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    IRC is clearly not good enough. It had the users at some point and network effects should have allowed it to remain on top if it had truly been good enough. My hope is that Matrix will take the top spot. XMPP would be okay as well. But thankfully Matrix and XMPP can be made to bridge to one another. Yay openness, federation and bridging!

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      In my opinion, Matrix is a very heavy and complex protocol, and it’s getting even more heavy and complex: you can hardly say it’s really an open standard. Element is pretty much the only usable client, Synapse is pretty much the only usable homeserver, and matrix.org—where everyone registers—is always slow and has trouble federating. I think its future depends mainly on New Vector and commercial interests.

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        Yes, matrix the protocol is complex to implement. But it doesn’t seem needlessly complex when looking at the requirements. And the specification is designed so that clients are easy to implement, the server does most of the work. Here’s a good example of a simple client: https://github.com/ara4n/random/blob/master/bashtrix.sh

        There are lots of usable clients, but you’re right that element is probably the only full-featured one. The alternative homeservers are coming along well lately.

        Also, there is the matrix foundation, which owns the copyright on most stuff. True, new vector / element (has the company renaming completed yet?) is the major driving force, just as mozilla is to firefox. But there are others working on it as well. Without new vector the progress would be slower, but I doubt it would stop.

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          Clients can be made to be (at least partially) lightweight fairly easily. What I was mostly referring to is the server-side implementation. I was considering running my own Matrix instance for me and my friends, only to discover that we’d need a significant amount of RAM and CPU time since we were planning to subscribe to a bunch of high-traffic rooms and run a few bridges to various other services.

          I have an account on matrix.org and it does get slow at times when it tries to fetch new messages after a few hours of inactivity. Not sure if the existing, “primary” Synapse implementation can be optimized significantly, but it could sure use some of it if at all possible.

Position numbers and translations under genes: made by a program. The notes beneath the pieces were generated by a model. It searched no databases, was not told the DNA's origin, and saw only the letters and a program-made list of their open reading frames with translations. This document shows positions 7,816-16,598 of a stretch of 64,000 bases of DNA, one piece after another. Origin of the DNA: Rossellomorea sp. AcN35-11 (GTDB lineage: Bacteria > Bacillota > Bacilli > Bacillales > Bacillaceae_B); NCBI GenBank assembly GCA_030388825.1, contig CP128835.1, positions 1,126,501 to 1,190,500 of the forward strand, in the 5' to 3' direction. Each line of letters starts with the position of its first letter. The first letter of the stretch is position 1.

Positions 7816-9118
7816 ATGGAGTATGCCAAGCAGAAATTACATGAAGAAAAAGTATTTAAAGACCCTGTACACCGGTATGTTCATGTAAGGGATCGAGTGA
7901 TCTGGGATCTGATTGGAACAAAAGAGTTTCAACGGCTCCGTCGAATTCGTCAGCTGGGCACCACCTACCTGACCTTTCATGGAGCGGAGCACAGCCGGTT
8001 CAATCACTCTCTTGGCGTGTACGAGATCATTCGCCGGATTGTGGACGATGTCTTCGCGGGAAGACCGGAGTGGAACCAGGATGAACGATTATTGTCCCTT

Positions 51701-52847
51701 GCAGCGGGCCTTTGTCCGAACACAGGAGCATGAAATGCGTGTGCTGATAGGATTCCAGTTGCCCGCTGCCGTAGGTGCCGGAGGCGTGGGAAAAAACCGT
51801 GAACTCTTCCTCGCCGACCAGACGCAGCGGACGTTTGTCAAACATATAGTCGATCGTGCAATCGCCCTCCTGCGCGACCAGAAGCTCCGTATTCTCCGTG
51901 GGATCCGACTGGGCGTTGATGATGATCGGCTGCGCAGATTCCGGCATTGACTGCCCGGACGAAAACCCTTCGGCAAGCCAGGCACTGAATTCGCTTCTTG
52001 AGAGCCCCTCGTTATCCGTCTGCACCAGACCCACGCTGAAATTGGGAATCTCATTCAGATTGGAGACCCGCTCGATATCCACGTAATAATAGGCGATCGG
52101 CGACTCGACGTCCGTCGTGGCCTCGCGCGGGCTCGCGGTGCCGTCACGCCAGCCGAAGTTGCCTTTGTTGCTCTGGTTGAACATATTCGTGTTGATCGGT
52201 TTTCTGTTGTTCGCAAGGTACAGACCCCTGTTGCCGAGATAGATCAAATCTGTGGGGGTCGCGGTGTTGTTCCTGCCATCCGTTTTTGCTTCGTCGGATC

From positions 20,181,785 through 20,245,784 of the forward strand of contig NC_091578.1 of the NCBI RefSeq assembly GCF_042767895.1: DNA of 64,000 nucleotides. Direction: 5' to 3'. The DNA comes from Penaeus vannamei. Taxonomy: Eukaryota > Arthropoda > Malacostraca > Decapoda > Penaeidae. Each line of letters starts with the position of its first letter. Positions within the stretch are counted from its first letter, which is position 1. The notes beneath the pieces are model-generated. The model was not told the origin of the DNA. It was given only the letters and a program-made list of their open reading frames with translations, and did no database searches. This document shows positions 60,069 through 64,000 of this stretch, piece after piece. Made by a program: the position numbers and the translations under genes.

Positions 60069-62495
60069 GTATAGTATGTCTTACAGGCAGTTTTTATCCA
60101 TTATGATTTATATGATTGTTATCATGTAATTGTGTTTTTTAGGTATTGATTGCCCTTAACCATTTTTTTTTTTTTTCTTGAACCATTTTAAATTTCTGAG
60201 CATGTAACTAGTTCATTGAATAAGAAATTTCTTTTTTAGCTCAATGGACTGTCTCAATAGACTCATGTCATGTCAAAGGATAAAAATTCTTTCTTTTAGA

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            True, synapse can be a bit heavy. But the matrix people seem to be following the rule “make it work, make it right, make it fast”. Synapse has improved a lot in the past couple of months. And they are focusing on improving synapse further. Memory use can be hard to completely fix in a Python-based project. But Dendrite is also improving. Construct is an independent homeserver that can federate and is fast. I haven’t run in though. And there are some other homeserver projects that seem to be quite fast as well.

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            Decisions like polling JSON over HTTP instead of working directly with TCP sockets, were intended to make it easier to implement. The protocol is simple, but huge: you have tons of endpoints and JSON objects, that creating a full-featured client is extremely difficult. One of the most difficult aspects is also UI/UX, especially for device verification, cross-signing and encryption keys. It’s a lot of simple things, bundled into a single complex thing.

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            I haven’t gone through all the specifics regarding the protocol itself, but I do agree the current implementations of the protocol are pretty taxing in terms of system resource usage, among other things. The problem is, how do you implement a protocol that provides so much functionality and keep it lightweight. Such a task would require a lot of engineering effort and thinking many things through before you touch a keyboard.

            If Matrix catches on even more, less heavy implementations will likely appear at some point, but it won’t happen overnight.

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              How do you implement a protocol that provides so much functionality and keep it lightweight? Don’t. Instead of a huge single protocol, you can use multiple lightweight protocols to achieve the same thing, and you can even glue them together into a single platform. Matrix is, in a sense, a bridging layer that connects multiple different protocols; but it’s so big, that it can also be used standalone. You could easily replace Matrix with XMPP, IRC, ZNC and IPFS; and it would work just fine.

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            I think you can bridge IRC and Matrix as well

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              Because IRC is not federated the bridging there is necessarily more ugly and weird. You have to have a nick on the target network in order to speak there, and there’s no obvious nick the bridge can just make up for you that will not look weird to IRC people.